- Some kind of logs ... Let's delete pg_xlog!

    Deletes the directory, the database stops working . Immediately you have to google how to raise the database after you deleted the transaction logs.

    Second example . Again, we open monitoring and see that there is not enough space. This time the place is occupied by some kind of base.

    $ du -csh -t 100M /pgdb/9.6/main/*
    70G	/pgdb/9.6/main/base
    2G	/pgdb/9.6/main/pg_xlog
    72G	итого

    We are looking for which database takes up the most space, which tables and indexes.

    It turns out that this is a table with historical logs. We never needed historical logs. They are written just in case, and if it were not for the problem with the place, no one would have looked at them until the second coming:

    - Come on, we’ll clean everything that is ... older than October!

    Make an update request, run it, it will work out and delete some of the lines.

    =# DELETE FROM history_log
    -# WHERE created_at < «2018-10-01»;
    DELETE 165517399
    Time: 585478.451 ms

    The query runs for 10 minutes, but the table still takes up the same amount of space.

    PostgreSQL removes rows from the table - everything is correct, but it does not return the place to the operating system. This behavior of PostgreSQL is unknown to most developers and can be very surprising.

    The third example . For example, ORM made an interesting request. Usually everyone blames ORM for making “bad” queries that read out a few tables.

    Suppose there are several JOIN operations that read tables in parallel in multiple threads. PostgreSQL can parallelize data operations and can read tables in multiple threads. But, given that we have several application servers, this query reads all the tables several thousand times per second. It turns out that the database server is overloaded, the disks cannot cope, and all this leads to a 502 Bad Gateway error from the backend - the database is unavailable.

    But that is not all. You can recall other features of PostgerSQL.

    • Brakes of DBMS background processes  - PostgreSQL has all kinds of checkpoints, vacuumes, and replication.
    • Virtualization overhead . When the database is running on a virtual machine, on the same piece of iron there are also virtual machines on the side, and they can conflict over resources.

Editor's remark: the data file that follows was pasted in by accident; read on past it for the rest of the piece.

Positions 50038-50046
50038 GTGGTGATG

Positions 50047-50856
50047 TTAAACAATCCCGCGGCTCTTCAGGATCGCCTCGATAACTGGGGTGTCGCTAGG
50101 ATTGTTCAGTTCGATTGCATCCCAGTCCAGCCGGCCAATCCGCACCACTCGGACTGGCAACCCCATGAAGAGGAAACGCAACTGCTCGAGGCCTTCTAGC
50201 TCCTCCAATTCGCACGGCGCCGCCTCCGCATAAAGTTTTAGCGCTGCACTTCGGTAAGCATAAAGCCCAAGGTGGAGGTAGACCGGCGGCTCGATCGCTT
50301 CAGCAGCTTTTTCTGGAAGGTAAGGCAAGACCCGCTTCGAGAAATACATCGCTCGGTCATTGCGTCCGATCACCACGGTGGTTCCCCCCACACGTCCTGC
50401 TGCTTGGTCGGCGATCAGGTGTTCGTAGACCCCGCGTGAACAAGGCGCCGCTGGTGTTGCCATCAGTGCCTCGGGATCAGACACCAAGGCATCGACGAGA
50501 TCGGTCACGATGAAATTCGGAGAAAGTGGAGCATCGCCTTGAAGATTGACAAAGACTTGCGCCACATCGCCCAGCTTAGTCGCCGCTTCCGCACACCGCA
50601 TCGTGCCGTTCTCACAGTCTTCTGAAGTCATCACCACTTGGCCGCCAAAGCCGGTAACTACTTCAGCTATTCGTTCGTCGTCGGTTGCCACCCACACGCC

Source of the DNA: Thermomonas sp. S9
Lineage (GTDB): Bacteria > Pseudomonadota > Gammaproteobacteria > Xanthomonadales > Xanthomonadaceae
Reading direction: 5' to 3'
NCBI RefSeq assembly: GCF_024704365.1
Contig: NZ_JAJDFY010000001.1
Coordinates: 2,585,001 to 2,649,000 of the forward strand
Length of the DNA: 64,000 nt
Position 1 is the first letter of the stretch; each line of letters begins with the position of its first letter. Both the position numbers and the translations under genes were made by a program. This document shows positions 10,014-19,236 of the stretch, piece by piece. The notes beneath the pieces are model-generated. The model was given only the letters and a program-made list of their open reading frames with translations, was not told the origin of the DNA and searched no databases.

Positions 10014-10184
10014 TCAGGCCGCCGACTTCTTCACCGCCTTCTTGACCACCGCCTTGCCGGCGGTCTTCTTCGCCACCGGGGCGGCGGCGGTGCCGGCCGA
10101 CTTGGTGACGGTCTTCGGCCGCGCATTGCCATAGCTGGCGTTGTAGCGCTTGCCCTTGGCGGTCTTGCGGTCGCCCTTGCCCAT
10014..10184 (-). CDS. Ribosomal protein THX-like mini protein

• The storage is from the Chinese manufacturer NoName , the performance of which depends on the moon in Capricorn or the position of Saturn, and there is no way to figure out why it works this way. The base is suffering.
    • The default configuration . This is my favorite topic: the customer says that his database is slowing down - you look, and he has a default config. The fact is that the default PostgreSQL config is designed to run on the weakest teapot . The base is launched, it works, but when it already works on mid-level hardware, then this config is not enough, it needs to be tuned.

    Most often, PostgreSQL lacks either disk space or disk performance. Fortunately, with processors, memory, and a network, as a rule, everything is more or less in order.

    How to be Need monitoring and planning! It would seem obvious, but for some reason, in most cases, no one plans a base, and monitoring does not cover all that needs to be monitored during the operation of PostgreSQL. There is a set of clear rules, with which everything will work well, and not "at random".


    Host the database on an SSD without hesitation . SSDs have long become reliable, stable and productive. Enterprise SSD models have been around for years.

    Always plan a data schema . Do not write to the database that you doubt what is needed - guaranteed not to be needed. A simple example is a slightly modified table of one of our customers.

    This is a log table in which there is a data column of type json. Relatively speaking, you can write anything in this column. From the last record of this table it can be seen that the logs occupy 8 MB. PostgreSQL has no problem storing records of this length. PostgreSQL has very good storage that chews on such records.

    But the problem is that when application servers read data from this table, they will easily clog the entire network bandwidth, and other requests will suffer. This is the problem of planning a data schema.

    Use partitioning for any hint of a story that needs to be stored for more than two years . Partitioning sometimes seems complicated - you need to bother with triggers, with functions that will create partitions. In new versions of PostgreSQL, the situation is better and now setting up partitioning is much simpler - once done, and works.

    In the considered example of deleting data in 10 minutes, DELETEyou can replace it with DROP TABLE- such an operation in similar circumstances will take only a few milliseconds.

    When the data is sorted by partition, the partition is deleted literally in a few milliseconds, and the OS takes over immediately. Managing historical data is easier, easier, and safer.


    Monitoring is a separate big topic, but from the point of view of the database there are recommendations that can fit into one section of the article.